previously reported in CHA News, the California
Division of Occupational Safety and Health (Cal/OSHA) health care
workplace violence prevention regulations require general acute
care, acute psychiatric and special hospitals to report to the
agency specified incidents of workplace violence. The
Cal/OSHA online reporting system went live on June 30, and
hospitals began submitting incident reports July 1. Cal/OSHA
notes it is working to research and resolve issues reported by
some hospitals, including instances in which users did not
receive an email with their user credentials, the appropriate
facility was not linked with a user’s account or technical
difficulties were reported with the form.
Cal/OSHA recognizes that technical difficulties may occur during
the start-up phase of the reporting system and may result in
employers’ inability to report incidents as required, through no
fault of their own. Hospitals encountering problems with the
online reporting system should continue to bring these issues to
Cal/OSHA’s attention and should advise CHA of any unresolved
Hospitals that have not yet registered with Cal/OSHA must do so
immediately. Cal/OSHA sent hospital CEOs a letter in
February describing the online reporting requirement, including
the pre-registration process. The process has changed slightly.
Hospitals registering now must still complete the
pre-registration spreadsheet and email it to the agency at
Last week, Cal/OSHA released a second revised version of its
proposed Cal/OSHA Health Care Workplace Violence Prevention
Regulations. The 15-day comment period closes Sept. 12. CHA
will work with its existing workplace violence prevention
work group to develop comments.
The changes in this version include deletion of “outpatient
medical offices and clinics” and “field operations such as mobile
clinics and dispensing operations, medical outreach services and
other off-site operations.” This is significant news for
physician offices. Now, anything that falls outside a
hospital’s license and is not performed on the hospital’s campus
— e.g., contracted services provided to schools, airports,
retail, etc. — is not covered. Other changes, made as a result of
CHA’s comments, include:
The window to respond to questions posed during
computer-based training was changed from 24 hours to one business
The definition of “injury” for purposes of the reporting
obligation is defined as per 8 CCR 14300.7(b)(1), meaning that it
requires medical treatment beyond first aid.
Cal/OSHA has clarified which injuries must be reported within
The new version deletes the reference to 911 as the threshold
for determining whether an event is urgent or emergent; the
threshold is now defined as “a realistic possibility of death or
serious physical harm.”
On Aug. 2, Cal/OSHA released the attached revision of its
proposed health care workplace violence prevention
regulations. Comments on the revisions are due Aug. 17. CHA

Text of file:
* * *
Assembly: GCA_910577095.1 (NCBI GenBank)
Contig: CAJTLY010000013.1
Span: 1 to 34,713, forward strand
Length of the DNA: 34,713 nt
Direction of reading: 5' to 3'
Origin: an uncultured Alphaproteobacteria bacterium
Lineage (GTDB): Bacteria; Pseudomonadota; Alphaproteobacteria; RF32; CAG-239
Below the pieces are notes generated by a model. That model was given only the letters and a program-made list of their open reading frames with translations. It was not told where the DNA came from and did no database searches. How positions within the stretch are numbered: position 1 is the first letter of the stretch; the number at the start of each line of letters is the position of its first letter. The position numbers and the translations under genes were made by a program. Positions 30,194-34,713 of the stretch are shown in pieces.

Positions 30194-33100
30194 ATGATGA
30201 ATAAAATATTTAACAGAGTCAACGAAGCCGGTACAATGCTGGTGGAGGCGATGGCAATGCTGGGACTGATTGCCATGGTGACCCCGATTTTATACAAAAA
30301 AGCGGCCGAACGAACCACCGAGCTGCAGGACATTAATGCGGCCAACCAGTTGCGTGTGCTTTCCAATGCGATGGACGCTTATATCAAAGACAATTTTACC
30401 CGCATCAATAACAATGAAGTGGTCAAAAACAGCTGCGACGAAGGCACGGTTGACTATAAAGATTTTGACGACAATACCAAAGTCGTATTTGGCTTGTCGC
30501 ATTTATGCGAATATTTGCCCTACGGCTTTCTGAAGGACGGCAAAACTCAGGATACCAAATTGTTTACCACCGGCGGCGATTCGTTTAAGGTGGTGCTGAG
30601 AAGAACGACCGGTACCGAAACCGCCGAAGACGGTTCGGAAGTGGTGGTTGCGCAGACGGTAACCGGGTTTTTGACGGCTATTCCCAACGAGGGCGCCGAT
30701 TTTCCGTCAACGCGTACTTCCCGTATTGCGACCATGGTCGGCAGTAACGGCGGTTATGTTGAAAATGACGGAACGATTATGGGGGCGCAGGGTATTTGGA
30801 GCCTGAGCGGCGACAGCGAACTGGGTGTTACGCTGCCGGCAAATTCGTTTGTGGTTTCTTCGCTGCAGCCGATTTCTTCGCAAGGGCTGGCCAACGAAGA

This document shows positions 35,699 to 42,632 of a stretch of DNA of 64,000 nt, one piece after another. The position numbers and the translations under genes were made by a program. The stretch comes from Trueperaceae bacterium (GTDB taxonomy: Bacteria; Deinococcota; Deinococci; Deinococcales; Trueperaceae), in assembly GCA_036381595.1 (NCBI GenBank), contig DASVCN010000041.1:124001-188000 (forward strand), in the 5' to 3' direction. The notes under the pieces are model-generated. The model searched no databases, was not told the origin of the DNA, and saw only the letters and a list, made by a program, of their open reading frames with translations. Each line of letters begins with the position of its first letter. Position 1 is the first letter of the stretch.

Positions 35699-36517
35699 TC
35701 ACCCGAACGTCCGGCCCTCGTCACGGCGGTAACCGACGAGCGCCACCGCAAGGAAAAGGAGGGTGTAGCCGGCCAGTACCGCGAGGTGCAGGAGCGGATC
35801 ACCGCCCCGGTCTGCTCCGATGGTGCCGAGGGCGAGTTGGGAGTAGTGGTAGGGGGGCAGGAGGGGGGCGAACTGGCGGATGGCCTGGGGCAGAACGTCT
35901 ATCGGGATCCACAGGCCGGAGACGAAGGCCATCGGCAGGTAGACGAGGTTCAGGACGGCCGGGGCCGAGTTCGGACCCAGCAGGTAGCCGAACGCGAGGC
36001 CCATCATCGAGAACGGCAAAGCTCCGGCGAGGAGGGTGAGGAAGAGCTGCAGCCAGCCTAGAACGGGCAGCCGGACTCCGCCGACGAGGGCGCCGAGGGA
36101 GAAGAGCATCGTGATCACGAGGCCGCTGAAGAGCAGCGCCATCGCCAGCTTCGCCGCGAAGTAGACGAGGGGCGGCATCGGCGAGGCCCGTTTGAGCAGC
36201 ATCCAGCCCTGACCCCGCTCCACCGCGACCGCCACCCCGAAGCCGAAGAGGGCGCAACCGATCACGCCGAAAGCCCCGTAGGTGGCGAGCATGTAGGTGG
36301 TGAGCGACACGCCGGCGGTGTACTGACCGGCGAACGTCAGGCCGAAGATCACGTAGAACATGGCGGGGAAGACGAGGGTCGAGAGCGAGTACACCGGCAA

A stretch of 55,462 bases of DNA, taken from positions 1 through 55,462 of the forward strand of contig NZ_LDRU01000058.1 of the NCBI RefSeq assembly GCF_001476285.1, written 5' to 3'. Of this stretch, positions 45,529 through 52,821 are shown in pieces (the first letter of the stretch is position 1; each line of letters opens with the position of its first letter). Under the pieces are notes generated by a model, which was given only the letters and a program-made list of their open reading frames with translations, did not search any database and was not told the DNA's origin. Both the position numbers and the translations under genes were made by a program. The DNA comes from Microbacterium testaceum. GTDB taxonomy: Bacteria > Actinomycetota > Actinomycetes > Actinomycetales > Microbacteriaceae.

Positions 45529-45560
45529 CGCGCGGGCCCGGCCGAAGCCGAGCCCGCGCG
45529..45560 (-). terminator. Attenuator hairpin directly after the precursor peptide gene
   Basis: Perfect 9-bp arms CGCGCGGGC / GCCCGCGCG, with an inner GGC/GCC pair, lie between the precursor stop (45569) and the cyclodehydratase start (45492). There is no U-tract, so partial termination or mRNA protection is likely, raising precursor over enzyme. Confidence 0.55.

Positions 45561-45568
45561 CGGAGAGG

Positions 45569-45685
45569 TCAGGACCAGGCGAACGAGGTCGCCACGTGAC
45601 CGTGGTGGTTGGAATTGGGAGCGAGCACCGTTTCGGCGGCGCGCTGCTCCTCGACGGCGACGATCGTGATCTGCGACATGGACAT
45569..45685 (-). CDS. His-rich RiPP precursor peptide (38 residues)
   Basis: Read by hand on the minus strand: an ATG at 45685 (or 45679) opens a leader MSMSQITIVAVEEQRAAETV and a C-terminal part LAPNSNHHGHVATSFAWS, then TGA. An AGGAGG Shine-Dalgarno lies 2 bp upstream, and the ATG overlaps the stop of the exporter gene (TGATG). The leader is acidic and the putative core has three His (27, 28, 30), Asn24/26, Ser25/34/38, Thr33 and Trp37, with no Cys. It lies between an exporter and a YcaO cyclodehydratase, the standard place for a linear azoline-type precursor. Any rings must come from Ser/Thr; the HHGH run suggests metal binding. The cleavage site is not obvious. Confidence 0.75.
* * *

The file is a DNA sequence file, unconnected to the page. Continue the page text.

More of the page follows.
will convene its health care workplace violence prevention
workgroup to develop a comment letter, and individual hospitals
may submit comments to CHA for incorporation into its letter, or
may submit comments to Cal/OSHA directly.
While CHA continues to have concerns about the proposed
regulations, several significant changes were made, consistent
While the obligation to maintain a violent incident log and
comply with record keeping obligations will be required as of the
regulations’ effective date, employers will have an additional
year to comply with the remaining obligations (plan development,
assessment and correction of current hazards and training).
At its July 21 meeting, the Cal/OSHA Standards Board staff
reported that Cal/OSHA was striving to release the next version
of its proposed workplace violence prevention regulations in the
next few weeks, and to have the final regulations heard at the
Sept. 15 board meeting in Sacramento. Though this might be
considered aggressive, Cal/OSHA must finalize the regulations by
October or it will be required to start the process anew. The
final regulations could be heard as late as the Oct. 20 board
meeting. If finalized by the end of October, the regulations
would go into effect Jan. 1, 2017.
Earlier this month, the Government Accountability Office (GAO)
issued a report on workplace violence in health care facilities
and efforts to address the issue by the federal Occupational
Safety and Health Administration (OSHA). The report — the
result of a request from several congressional representatives —
examines what is known about workplace violence in health care
facilities and the associated costs; steps OSHA has taken to
protect health care workers from workplace violence and the
usefulness of those efforts; how selected states have addressed
this issue; and research on the effectiveness of workplace
violence prevention programs in health care facilities. As part
of its review, the GAO met with Cal/OSHA as well as CHA’s health
care workplace violence prevention workgroup.
The report focuses on health care workplace violence prevention
at the federal level and offers recommendations to OSHA, which
does not have a health care workplace violence prevention
Workers in hospitals, nursing homes, and other health care
settings face significant risks of workplace violence. In fact,
health care accounts for nearly as many serious violent injuries
as all other industries combined. Many more assaults or threats
go unreported. Workplace violence comes at a high cost; however,
it can be prevented.
OSHA has compiled a suite of resources to help build and
implement a comprehensive workplace violence program in your
health care facility.
This tool may be useful for California hospitals and health
systems as they begin to prepare for Cal/OSHA Healthcare
Workplace Violence Prevention Regulations, expected to go into
effect in Oct 2016.